25 January 2020

The Big Picture: RATE REFORM

The launch of a new benchmark lending rate, or the so-called loan prime rate, represents another breakthrough in pushing forward rate liberalization in China. By setting the lending rate to the banks’ best customers, market-driven demand and supply in funding will be reflected better, helping enhance the efficiency of capital allocation which Premier Li Keqiang had urged in June. Currently, only a one-year rate will be calculated and published on the Shanghai Interbank Offered Rate website. The one-year loan prime rate was set at 5.71 percent on Friday, compared with 6 percent for the central bank’s current benchmark one-year loans rate. For quality investors and customers, the benchmark lending rate can help them get a better deal from banks as the mechanism will lift the transparency of lending activities. For banks, the move could further squeeze their interest margins as they may need to be more competitive in pricing their loans to retain and attract their customers. The loan prime rate is calculated every working day based on a weighted average of rates given by nine domestic lenders including Industrial and Commercial Bank of China (01398.HK; 601398.SH), Agricultural Bank of China (01288.HK; 601288.SH) and Bank of China (03988.HK; 601988.SH).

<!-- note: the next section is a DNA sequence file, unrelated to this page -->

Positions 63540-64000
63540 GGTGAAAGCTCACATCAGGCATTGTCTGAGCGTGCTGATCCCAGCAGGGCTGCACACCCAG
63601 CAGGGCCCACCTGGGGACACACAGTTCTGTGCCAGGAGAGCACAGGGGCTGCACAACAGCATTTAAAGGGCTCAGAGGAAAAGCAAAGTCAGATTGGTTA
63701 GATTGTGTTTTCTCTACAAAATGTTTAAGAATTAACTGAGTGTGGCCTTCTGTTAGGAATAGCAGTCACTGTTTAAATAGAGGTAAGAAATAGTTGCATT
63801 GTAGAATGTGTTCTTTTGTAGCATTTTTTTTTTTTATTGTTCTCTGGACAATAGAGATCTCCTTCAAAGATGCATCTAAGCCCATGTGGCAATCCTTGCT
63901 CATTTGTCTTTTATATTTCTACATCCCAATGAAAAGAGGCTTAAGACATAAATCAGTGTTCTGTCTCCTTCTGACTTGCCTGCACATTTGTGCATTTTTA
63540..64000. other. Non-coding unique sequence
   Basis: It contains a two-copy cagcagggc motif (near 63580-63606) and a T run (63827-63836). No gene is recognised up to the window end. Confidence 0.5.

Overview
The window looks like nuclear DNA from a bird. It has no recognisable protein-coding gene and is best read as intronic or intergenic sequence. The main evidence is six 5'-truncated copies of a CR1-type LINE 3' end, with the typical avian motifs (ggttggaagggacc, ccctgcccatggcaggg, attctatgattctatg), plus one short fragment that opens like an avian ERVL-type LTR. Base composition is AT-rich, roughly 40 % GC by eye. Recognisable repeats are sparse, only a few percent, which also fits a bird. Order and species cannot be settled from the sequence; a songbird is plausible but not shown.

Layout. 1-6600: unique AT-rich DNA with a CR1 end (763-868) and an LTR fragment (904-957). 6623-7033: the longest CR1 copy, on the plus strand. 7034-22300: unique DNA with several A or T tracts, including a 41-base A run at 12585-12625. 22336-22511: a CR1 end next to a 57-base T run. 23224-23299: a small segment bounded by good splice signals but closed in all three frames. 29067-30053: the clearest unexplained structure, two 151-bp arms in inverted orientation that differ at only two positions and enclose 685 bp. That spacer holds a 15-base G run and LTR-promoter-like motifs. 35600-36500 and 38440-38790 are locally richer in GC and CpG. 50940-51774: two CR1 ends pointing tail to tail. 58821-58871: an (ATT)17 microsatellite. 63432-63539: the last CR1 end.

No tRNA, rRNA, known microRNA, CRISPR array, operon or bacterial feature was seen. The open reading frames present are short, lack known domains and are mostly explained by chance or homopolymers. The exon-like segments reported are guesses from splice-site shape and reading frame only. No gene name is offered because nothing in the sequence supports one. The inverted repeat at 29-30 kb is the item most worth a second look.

Social investment: China, which is seeking to upgrade its economic structure, is stepping up efforts to eliminate government red tape in order to encourage more private investment and boost employment. In a fresh move, Premier Li decided at a State Council meeting Friday to streamline the nation’s corporate registration system. Requirements for minimum registered capital for limited liability companies, one-person limited liability companies, as well as joint-stock companies with limited liability, will be scrapped. China has offered tax incentives and cut approval procedures to create a more friendly business environment to encourage people to start their own businesses, as a record number of college graduates flood the job market. At the end of September, China’s urban registered unemployment rate was at 4.04 percent, down from the end-June level of 4.1 percent.

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